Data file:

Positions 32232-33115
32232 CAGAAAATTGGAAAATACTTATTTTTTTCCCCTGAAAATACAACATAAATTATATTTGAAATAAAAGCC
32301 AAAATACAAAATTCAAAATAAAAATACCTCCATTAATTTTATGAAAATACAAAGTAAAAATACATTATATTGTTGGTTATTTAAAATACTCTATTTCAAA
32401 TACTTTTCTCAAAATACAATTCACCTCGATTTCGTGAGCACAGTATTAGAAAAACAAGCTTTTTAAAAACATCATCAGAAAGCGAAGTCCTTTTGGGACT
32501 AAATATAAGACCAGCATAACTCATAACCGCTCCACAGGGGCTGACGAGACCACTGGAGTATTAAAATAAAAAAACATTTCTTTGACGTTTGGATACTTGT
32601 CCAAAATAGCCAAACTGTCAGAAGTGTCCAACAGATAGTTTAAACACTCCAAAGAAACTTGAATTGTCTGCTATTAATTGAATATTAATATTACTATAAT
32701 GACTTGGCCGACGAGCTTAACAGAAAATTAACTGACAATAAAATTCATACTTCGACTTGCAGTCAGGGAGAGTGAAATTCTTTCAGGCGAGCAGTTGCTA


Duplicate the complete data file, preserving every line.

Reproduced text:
Positions 32232-33115
32232 CAGAAAATTGGAAAATACTTATTTTTTTCCCCTGAAAATACAACATAAATTATATTTGAAATAAAAGCC
32301 AAAATACAAAATTCAAAATAAAAATACCTCCATTAATTTTATGAAAATACAAAGTAAAAATACATTATATTGTTGGTTATTTAAAATACTCTATTTCAAA
32401 TACTTTTCTCAAAATACAATTCACCTCGATTTCGTGAGCACAGTATTAGAAAAACAAGCTTTTTAAAAACATCATCAGAAAGCGAAGTCCTTTTGGGACT
32501 AAATATAAGACCAGCATAACTCATAACCGCTCCACAGGGGCTGACGAGACCACTGGAGTATTAAAATAAAAAAACATTTCTTTGACGTTTGGATACTTGT
32601 CCAAAATAGCCAAACTGTCAGAAGTGTCCAACAGATAGTTTAAACACTCCAAAGAAACTTGAATTGTCTGCTATTAATTGAATATTAATATTACTATAAT
32701 GACTTGGCCGACGAGCTTAACAGAAAATTAACTGACAATAAAATTCATACTTCGACTTGCAGTCAGGGAGAGTGAAATTCTTTCAGGCGAGCAGTTGCTA